Ironman Hefei 70.3 is the first of two new races held in China. I don’t analyse many 70.3 events, but Ironman is offering 100 Kona slots to competitors at these races. Hefei has received 50 of these slots which puts it ahead of the majority of full distance Ironman events as a qualifier. To give some context to this analysis I’ve included data from two other half distance races I’ve examined: Weymouth 70.3 and Staffordshire 70.3.
Hefei had a much slower swim followed by a much faster bike than either of the UK races. That difference on the bike is enough to ensure that it comes out faster overall too. Neither Staffordshire or Weymouth 70.3 are considered particularly fast (or slow) courses, so this suggest Hefei falls just on the faster side of the spectrum. Interestingly, in its overall distribution, Hefei has a double peak, one around the top 5% and the other around the median. That’s not something I’ve seen in a results set before.
I’ve previously talked about a separation between those competing for Kona slots and the middle of the pack at Ironman. Although the data isn’t conclusive, there’s a definite sense that while the front of pack is as fast as ever (or faster), the middle to back of pack is slowing. As Ironman grows, more athletes sign up to complete the event growing the middle to back of pack at a faster rate than the front. My suspicion is that in Hefei we see this distinction more clearly, a peak for those athletes competing for the slots and then a slight dip before we peak for those middle and back of pack athletes.
|Listed Athletes||Swim Finish||Swim DNS/DNF||Bike Finish||Bike DNF||Run Finish||Run DNF||Overall DNS/DNF|
Comparing the DNF rates across these races shows little difference once we allow for DNS. The data from China looks to exclude DNS (else it was unusually low) compared with that from either UK race. Focussing just on bike and run, while each race varies they don’t differ by much.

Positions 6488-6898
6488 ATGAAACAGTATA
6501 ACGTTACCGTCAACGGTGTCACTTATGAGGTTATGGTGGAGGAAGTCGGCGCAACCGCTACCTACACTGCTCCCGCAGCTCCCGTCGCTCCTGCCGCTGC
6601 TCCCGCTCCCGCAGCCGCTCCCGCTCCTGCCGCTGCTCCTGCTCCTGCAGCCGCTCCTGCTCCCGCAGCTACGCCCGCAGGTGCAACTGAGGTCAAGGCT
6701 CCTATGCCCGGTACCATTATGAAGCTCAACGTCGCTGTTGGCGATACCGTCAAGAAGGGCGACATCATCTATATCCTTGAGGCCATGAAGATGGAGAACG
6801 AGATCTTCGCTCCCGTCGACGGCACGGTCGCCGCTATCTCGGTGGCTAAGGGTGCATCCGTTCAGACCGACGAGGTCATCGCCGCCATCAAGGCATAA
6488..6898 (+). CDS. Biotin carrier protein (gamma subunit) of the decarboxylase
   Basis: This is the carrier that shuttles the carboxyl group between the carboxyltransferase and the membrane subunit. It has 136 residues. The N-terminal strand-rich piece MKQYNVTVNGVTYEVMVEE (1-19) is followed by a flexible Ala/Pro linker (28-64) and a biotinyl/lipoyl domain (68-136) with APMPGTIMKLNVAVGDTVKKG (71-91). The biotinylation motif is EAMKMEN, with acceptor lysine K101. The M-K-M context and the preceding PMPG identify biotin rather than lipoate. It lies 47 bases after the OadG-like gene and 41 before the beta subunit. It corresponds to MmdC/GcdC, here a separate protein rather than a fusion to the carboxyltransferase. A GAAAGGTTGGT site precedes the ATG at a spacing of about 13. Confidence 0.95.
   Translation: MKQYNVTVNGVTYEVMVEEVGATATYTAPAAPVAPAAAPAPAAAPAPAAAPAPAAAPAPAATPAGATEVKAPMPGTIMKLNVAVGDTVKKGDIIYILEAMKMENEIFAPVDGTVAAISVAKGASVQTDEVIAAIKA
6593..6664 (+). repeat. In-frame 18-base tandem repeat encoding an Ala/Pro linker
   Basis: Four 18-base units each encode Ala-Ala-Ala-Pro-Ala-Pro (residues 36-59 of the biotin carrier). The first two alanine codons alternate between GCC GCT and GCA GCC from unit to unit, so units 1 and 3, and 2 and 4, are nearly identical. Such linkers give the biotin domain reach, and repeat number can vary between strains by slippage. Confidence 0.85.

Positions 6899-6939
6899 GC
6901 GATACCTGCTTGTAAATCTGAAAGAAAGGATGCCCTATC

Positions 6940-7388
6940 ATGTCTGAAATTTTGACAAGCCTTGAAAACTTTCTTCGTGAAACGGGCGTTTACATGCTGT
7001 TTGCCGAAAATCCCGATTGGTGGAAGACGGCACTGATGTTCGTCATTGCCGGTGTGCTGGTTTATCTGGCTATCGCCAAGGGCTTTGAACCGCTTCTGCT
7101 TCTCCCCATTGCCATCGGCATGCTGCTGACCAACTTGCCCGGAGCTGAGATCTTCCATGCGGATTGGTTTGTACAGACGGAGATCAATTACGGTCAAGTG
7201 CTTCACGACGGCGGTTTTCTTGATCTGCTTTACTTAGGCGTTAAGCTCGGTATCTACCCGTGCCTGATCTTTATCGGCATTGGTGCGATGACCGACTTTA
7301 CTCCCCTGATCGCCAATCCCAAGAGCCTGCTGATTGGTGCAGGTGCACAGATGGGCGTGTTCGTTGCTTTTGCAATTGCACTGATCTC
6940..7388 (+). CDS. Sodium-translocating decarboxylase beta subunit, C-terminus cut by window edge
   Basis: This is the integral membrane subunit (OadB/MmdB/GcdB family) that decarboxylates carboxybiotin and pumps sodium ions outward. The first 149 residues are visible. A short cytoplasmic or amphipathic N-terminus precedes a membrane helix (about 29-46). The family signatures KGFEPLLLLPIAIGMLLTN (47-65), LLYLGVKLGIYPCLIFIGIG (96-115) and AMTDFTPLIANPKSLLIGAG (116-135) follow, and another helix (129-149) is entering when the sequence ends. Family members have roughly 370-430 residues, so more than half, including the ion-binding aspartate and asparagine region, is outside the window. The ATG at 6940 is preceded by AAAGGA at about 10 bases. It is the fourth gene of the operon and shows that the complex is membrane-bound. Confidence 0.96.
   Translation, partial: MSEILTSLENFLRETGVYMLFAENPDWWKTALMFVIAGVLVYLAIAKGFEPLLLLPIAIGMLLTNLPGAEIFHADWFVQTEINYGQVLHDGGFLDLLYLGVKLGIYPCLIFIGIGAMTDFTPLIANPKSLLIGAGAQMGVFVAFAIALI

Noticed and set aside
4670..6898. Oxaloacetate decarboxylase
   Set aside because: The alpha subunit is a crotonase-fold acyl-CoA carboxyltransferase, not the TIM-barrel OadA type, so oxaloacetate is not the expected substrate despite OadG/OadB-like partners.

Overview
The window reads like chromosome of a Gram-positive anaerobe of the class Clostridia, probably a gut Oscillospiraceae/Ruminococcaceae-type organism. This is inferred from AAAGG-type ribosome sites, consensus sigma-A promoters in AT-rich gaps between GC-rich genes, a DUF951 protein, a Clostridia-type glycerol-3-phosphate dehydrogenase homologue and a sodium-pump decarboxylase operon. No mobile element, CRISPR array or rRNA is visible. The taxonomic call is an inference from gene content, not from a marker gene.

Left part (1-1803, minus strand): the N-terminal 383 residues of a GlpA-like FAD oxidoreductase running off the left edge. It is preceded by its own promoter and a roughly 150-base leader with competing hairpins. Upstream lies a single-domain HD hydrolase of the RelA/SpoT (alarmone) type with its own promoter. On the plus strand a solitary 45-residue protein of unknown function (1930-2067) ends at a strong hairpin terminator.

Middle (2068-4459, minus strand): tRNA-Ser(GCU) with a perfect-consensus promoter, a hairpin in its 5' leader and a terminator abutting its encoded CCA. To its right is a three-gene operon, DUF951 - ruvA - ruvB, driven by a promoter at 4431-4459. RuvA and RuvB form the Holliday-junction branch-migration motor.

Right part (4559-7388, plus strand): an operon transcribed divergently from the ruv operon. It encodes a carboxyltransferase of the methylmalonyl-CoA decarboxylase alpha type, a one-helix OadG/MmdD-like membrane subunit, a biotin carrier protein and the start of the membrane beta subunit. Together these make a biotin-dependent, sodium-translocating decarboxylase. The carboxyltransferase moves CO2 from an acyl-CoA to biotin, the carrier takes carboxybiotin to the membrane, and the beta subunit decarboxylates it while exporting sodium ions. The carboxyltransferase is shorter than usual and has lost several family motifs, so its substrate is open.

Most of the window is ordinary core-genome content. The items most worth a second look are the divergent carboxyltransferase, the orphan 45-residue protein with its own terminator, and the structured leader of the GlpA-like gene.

Comparing the median splits across age groups at this race, generally Hefei comes out faster than the others. The biggest difference, as it was in the distributions, comes on the bike where Hefei is clearly the fastest course. The swim in Hefei trends slower while the run is largely comparable across the events.
|Country||Percentage of Slots||Percentage of Field|
A wide range of countries automatically (before allowing for roll down) picked up Kona slots in Hefei. Perhaps more notable is the apparent absence of China in the list (although one finisher’s country wasn’t named). This would fit with the idea that a lot of Kona hunters travelled there with the aim of winning a slot.
China was the most numerous nationality, but almost 40% of the field came from abroad – again this supports the idea of Kona hunters travelling to China in the hope of an easier shot. The next race has 40 slots to offer, plus an additional 10 for those who raced at both, it’ll be interesting to see how many do the double.
|Slots||Winner||Average Kona Qualifier||Final Qualifier|
I’ve estimated the slot allocation for Hefei, actually numbers will have varied with start numbers. Based on this allocation I’ve calculated the automatic qualifying times assuming no roll down. These can’t really be compared with any of the other data I have on qualification, a 70.3 would always be faster than an Ironman.
For many of the top twenty age groupers there’s a steep step up in performance as we approach the top placings. You can often see relatively large jumps in finish time as you move into the top 5. There doesn’t appear to be the weight of front of pack athletes seen at many other races. So, again we see a handful of athlete pushing for slots at the front with a rapid fall off towards the middle of the pack.
You can access a spreadsheet of the full results and splits from Ironman Hefei 70.3 2016 on my Google Drive.
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